Six Underrated UK Cities We’re Visiting in 2021 (Plus Where to Stay and Eat)

Keen to get your staycation fix sans the crowds? We're spotlighting the UK's most underrated cities, where you'll find culture, creativity and locavore cuisine aplenty.

There's no escaping the staycation stampede that's on the UK's horizon. As everyone and their dog heads to The Highlands or the Cornish coastline, we're sidestepping the crowds and calling upon these often-overlooked UK cities. Armed with an appetite for culture - oh how we've missed aimless museum wandering - locavore cuisine and a fierce, creative spirit, these are the alternative British cities worth visiting in 2021.

Crowd-free and culturally saturated: six UK cities to travel to in 2021



Ticked off Edinburgh and Glasgow? Shimmy up to Scotland's third-largest city for its granite-hewn architecture - long hailed as the most beautiful in Europe - city surfing and an eclectic creative scene fuelled by vibrant street art and "Made in Aberdeen" collectives such as Look Inside.

Orient yourself with a stroll through the city where brutalist tower blocks rub shoulders with neo-gothic spires, juxtaposing stone columns and Victorian domes. Nip into the (recently refurbished) Aberdeen Art Gallery, before refuelling at Foodstory Café, a centrally located vegan café. Make tracks towards Footdee - affectionately nicknamed Fittie by locals - a teeny tiny fishing quarter filled with 'grammable cottages and onwards to the dunes of Balmedie. It'll take you about three hours. Circle back (or catch the bus) to treat yourself to a scoop of Aberdeenshire ice cream at Mackies 19.2. Classics flavours line the menu as do a few more adventurous options; Brussels sprouts and haggis paired with marmalade pop up seasonally. Call us vanilla but the, eh, vanilla is our go-to scoop. This best-of-both-worlds bothy doubles up as the gateway to Aberdeenshire's natural playground - Cairngorms National Park and Scotland's northern sandy swatches are all within an easy reach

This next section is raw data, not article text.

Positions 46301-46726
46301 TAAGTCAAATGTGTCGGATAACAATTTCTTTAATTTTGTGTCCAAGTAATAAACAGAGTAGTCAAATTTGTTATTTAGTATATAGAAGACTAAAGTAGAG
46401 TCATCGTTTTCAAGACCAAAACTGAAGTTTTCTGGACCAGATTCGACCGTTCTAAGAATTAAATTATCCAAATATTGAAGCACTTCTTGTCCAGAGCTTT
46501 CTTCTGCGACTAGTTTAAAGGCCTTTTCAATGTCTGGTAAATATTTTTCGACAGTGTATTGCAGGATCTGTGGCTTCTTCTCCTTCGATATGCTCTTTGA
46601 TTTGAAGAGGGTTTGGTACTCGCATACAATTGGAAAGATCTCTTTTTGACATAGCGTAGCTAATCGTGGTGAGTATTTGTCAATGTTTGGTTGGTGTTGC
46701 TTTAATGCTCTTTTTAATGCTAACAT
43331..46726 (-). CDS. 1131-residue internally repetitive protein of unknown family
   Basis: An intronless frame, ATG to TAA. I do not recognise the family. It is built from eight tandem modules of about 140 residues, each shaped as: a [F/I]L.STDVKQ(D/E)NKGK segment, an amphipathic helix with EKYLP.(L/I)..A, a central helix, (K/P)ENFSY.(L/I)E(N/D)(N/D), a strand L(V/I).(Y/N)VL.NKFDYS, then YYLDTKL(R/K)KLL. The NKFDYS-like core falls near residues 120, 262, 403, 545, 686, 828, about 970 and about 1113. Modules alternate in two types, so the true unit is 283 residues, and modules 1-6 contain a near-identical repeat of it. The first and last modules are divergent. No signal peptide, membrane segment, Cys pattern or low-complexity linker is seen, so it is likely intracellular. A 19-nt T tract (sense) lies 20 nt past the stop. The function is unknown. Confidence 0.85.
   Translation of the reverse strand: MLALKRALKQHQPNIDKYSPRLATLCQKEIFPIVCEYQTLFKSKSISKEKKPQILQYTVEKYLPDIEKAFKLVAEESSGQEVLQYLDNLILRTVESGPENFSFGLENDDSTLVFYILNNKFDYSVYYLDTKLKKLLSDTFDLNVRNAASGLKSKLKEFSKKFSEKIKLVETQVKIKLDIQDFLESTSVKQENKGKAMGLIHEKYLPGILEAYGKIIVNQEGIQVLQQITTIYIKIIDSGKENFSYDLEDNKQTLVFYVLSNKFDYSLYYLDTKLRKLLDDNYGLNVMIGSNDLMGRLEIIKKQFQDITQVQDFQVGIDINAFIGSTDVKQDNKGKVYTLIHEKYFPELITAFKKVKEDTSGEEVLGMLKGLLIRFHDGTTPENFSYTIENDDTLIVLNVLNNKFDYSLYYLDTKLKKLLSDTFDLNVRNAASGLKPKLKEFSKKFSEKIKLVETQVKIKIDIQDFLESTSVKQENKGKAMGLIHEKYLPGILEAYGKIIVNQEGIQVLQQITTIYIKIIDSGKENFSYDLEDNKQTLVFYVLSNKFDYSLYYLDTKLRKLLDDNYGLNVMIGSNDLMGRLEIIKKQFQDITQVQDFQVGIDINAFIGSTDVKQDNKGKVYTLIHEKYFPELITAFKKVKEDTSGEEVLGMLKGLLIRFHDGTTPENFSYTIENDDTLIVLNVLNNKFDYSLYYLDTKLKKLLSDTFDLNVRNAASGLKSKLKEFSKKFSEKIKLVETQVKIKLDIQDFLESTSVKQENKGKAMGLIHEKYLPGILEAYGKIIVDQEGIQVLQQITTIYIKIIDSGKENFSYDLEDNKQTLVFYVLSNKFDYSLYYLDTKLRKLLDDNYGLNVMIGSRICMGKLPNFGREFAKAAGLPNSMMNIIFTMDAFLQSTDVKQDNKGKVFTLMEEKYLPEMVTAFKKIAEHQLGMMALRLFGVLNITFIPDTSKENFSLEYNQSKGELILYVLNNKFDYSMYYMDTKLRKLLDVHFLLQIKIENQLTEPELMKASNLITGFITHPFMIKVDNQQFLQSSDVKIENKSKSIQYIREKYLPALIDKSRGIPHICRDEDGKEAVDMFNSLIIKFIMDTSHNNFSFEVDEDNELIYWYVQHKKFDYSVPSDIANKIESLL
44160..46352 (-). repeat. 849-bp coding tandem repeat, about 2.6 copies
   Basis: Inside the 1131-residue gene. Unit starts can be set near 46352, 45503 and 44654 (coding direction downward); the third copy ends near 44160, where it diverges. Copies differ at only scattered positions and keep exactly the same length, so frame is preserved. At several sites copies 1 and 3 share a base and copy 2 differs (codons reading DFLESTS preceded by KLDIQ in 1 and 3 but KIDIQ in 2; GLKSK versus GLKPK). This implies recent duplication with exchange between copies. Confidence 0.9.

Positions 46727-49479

We're pressing pause on recording (and re-recording failed TikTok dances) and heading to 2021's City of Culture to soak up the creative arts IRL. Finally. We're itching to get out and support the sectors that've been decimated of late. A city built on resilience and determination, Coventry has a prepared-for-all-eventualities calendar of cultural celebrations that sees the Turner Prize landing at The Herbert Art Gallery & Museum in September, floating libraries ringing bells every time a book is taken, poetry decorating pavements, dance parties ringing out across front lawns and picnics devoured on pavements across the city. Between nipping from one culture-soaked event to another, head to family-run Bean & Leaf for an expertly brewed cup of Joe or pass by Esmie's for platefuls of Caribbean food crafted from recipes passed down through generations. The city is slightly lacklustre in its hotel offering; we're opting to stay in this self-catering penthouse with our pals instead.

Derry/ Londonderry

Northern Ireland